The easiest way to charge an electric car is at home. You can charge using a standard three-pin plug that you’d use to connect anything to the mains supply, but this is not the optimal way of doing it - it’s very slow, so it should only be used as a last resort.
Most electric car owners install home chargers in their driveways or garages exclusively for their own use. These home chargers are designed to work with electric cars so they can be fully charged in a matter of hours - most people charge overnight so they can take advantage of time-of-use EV tariffs that offer lower rates to use electricity during the night. The charger will also usually be tethered with the cable you need for your vehicle, so all you have to do is plug it in and leave it.
With many workplaces now investing in EV charge points, the next best place to charge your car could be while you’re in the office. Many workplaces are installing charging points for employees and visitors. They work in the same way as home chargers, though they’re likely to be untethered which means you’ll need to bring your own cable to connect your car - it’ll usually be a Type 2 connector.
In terms of charging speed, electric vehicle chargers provided by businesses will charge at about the same rate as home chargers.
When it comes to charging an electric car when on the go, drivers can do so via an increasing number of public EV charge points located throughout town centres across the country. You can find them outside supermarkets, leisure centres, cinemas and inside car parks, to name just a few places to look. They’re installed and operated by brands including Shell Recharge, BP Pulse and Ecotricity. Tesla also has its own Supercharger charging point network specifically for Tesla drivers.
Public charging points will usually charge at a 7 kW rate, providing about 30 miles of range per hour of charge (though some will charge at the faster rate of 22 kW). They’re probably best used to top up the car’s battery when you’re parked for an hour or two, rather than trying to get a full charge out of them. It’s worth bearing in mind that you may also have to pay to use them, which you’d do through an app on your phone, a dedicated electric car charging card or (increasingly) standard contactless payment depending on the provider.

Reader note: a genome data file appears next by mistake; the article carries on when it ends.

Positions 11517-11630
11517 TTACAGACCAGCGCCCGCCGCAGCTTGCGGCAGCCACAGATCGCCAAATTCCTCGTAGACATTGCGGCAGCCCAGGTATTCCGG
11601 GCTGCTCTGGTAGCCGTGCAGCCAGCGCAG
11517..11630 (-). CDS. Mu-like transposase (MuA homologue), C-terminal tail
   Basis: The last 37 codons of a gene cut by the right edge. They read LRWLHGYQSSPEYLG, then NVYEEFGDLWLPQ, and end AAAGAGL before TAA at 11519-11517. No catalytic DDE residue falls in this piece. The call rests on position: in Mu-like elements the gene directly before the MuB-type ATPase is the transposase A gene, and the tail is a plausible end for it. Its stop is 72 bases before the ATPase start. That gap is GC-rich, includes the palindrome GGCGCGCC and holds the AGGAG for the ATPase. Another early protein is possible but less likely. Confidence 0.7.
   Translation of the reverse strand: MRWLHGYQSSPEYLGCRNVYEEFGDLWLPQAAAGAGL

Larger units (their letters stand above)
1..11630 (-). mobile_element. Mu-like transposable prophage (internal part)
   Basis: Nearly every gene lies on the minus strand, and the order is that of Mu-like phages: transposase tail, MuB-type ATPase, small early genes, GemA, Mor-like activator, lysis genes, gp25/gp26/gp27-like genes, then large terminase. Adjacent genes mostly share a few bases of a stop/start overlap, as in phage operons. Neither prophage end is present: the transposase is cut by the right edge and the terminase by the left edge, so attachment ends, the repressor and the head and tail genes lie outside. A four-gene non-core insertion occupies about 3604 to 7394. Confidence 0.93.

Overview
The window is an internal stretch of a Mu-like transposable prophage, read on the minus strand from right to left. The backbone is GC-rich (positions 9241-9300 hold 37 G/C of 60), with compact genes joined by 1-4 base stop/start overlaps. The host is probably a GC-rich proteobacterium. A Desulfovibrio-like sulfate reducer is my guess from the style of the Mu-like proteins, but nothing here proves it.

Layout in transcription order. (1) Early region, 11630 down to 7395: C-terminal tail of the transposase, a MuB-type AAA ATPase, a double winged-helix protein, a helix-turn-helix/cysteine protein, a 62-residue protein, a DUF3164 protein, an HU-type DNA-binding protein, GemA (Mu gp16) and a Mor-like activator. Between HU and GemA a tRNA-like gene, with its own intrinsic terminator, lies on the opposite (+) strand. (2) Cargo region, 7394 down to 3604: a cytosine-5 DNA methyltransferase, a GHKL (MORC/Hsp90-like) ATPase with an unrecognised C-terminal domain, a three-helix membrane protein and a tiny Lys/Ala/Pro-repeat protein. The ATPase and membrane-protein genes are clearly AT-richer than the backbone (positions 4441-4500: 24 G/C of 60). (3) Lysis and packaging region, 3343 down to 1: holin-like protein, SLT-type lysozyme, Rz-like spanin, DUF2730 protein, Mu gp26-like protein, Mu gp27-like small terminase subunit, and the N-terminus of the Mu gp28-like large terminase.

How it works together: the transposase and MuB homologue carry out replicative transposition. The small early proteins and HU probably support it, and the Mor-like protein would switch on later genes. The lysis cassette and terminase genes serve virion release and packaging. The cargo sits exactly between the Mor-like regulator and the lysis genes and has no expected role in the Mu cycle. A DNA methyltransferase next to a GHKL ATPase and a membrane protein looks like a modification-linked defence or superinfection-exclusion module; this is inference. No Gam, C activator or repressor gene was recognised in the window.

If you use your car for long journeys, it’s almost certain that you’ll have to charge it at some point en route, though with battery capacities increasing, this could become less and less likely over the next few years. The best way of charging electric cars en route is to make use of the rapid public EV charge points most commonly found at service stations - this is because you’ll be stopping specifically to charge the car rather than top up while you’re shopping, so you’ll want it done as quickly as possible. Rapid chargers can give you an 80% charge in as little as 30 minutes.
Rapid charging rates start at 43 kW - alternating current (AC) chargers will use a Type 2 connector, so you’ll need a charging cable with a Type 2 connector as well. All direct current (DC) chargers use CCS and CHAdeMO 50 kW connectors, though cars fitted with a CCS connection can also accept a Type 2 connector, which will charge them at a slower rate.
Electric car charge speeds depend entirely on the car itself and the charging point being used, though it’s a safe assumption that slow chargers would be the slowest and rapid chargers would be the quickest. The table below shows the time it would take to charge the average electric vehicle battery from empty to full using different chargers.
When charging electric cars at home, there are a number of factors to take into consideration when you’re trying to calculate how much it will cost you to do so:
Your electricity tariff - your unit rate during the day and at night (if you have a time of use tariff) will affect how much you pay
The time you’re charging - if you have cheaper electricity at night, this is the optimal time to charge when thinking about outgoings
How long you’re charging for - the longer you have to charge your car for, the more it will cost
The type of car and the size of its battery - the bigger the battery, the longer it’ll take to charge and the more it could cost you
Your charging connection type - if you’re using a three-pin plug, it could take more than 24 hours to fully charge your electric vehicle, which would cost much more than using a dedicated charging point
It’s always worth remembering that, however much you calculate you’ll spend on charging your car, it’s going to be much less than filling up with petrol. While the initial outlay on an electric vehicle will be more than buying a petrol or diesel car, it will be cheaper to charge, run and maintain over the years.
There are various tools available to help electric car drivers find public charging points, such as Uswitch's EV charging points map.